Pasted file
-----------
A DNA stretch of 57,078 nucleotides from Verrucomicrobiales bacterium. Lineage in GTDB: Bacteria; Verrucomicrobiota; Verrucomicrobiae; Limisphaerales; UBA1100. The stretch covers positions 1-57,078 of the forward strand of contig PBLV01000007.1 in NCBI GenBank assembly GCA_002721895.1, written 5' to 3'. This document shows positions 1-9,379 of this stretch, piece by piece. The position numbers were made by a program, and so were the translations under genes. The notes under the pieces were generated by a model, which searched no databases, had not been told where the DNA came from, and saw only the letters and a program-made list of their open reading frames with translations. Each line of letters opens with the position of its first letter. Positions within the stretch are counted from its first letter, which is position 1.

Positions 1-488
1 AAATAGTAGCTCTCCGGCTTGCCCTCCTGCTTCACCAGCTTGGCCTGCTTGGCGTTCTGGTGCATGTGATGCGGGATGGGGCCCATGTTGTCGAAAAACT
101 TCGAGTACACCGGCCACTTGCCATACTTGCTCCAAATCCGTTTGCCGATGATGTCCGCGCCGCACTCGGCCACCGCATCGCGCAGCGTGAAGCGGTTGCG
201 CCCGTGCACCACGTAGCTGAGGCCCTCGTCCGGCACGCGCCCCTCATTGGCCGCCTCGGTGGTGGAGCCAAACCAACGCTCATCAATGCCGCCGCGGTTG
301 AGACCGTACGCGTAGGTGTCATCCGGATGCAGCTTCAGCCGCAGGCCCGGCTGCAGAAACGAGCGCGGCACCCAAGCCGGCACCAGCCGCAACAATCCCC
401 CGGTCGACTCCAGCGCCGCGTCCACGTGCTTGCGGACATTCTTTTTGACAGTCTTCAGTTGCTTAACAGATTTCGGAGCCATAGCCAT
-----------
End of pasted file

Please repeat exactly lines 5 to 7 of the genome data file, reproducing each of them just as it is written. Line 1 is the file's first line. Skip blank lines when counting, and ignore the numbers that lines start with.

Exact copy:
201 CCCGTGCACCACGTAGCTGAGGCCCTCGTCCGGCACGCGCCCCTCATTGGCCGCCTCGGTGGTGGAGCCAAACCAACGCTCATCAATGCCGCCGCGGTTG
301 AGACCGTACGCGTAGGTGTCATCCGGATGCAGCTTCAGCCGCAGGCCCGGCTGCAGAAACGAGCGCGGCACCCAAGCCGGCACCAGCCGCAACAATCCCC
401 CGGTCGACTCCAGCGCCGCGTCCACGTGCTTGCGGACATTCTTTTTGACAGTCTTCAGTTGCTTAACAGATTTCGGAGCCATAGCCAT